Got a Design Patent Lawsuit? Hire a Copyright Lawyer.

Businesses involved in design patent litigation would be well-served to consult IP counsel with copyright expertise. Recent Federal Circuit decisions, Crocs v. ITC, Int’l Seaway v. Walgreens, and Egyptian Goddess v. Swisa, require that the standard to be employed when evaluating both design patent infringement and design patent validity, is one similar to that used in copyright infringement cases: the ordinary observer test.

Generally, to prove patent infringement, one must prove that the accused device meets every limitation of the claim, either literally or under the doctrine of equivalents. That analysis has very little to do with copyright jurisprudence. With respect to design patents, however, the question is whether an ordinary observer, familiar with the prior art, would believe that the accused product was the same as the patented design. That test is very similar to the “more discerning ordinary observer” test employed in copyright infringement cases, which asks: whether the ordinary observer, putting aside the copyrighted work’s unprotected elements, would think that the plaintiff’s work was taken by the defendant.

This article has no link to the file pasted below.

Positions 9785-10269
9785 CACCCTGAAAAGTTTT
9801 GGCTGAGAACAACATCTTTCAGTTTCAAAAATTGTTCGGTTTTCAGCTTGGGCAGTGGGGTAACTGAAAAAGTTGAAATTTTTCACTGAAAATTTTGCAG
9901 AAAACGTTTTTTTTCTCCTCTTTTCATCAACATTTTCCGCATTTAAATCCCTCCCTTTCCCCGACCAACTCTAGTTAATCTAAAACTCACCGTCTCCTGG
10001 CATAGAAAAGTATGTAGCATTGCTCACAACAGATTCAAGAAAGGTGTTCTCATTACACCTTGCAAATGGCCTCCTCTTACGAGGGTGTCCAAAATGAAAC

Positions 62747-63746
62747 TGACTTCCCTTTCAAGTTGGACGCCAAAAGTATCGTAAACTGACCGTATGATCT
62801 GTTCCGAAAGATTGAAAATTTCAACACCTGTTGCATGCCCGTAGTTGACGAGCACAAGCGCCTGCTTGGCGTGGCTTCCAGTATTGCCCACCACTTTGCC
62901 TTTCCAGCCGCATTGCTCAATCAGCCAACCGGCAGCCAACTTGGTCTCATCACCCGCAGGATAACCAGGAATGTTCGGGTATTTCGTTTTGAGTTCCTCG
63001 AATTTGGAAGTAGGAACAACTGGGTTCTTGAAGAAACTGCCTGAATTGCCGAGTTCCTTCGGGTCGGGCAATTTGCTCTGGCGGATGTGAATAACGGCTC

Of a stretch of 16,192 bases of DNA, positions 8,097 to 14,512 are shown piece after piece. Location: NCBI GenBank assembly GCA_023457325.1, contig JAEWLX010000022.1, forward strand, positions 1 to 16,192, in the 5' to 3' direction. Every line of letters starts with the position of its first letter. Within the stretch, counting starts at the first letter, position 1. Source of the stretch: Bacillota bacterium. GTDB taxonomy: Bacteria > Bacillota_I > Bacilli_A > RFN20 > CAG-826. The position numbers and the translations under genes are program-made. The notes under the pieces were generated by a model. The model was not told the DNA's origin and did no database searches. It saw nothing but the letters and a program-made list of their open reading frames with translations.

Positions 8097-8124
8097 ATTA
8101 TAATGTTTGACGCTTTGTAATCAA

Copyright lawyers should be more comfortable with the more amorphous ordinary observer test and its more "touchy feely" application than patent practitioners, who are more accustomed to precise evaluation of claim limitations. For that reason, businesses involved in design patent lawsuits may be well-served to include a copyright litigator on the litigation team.
 

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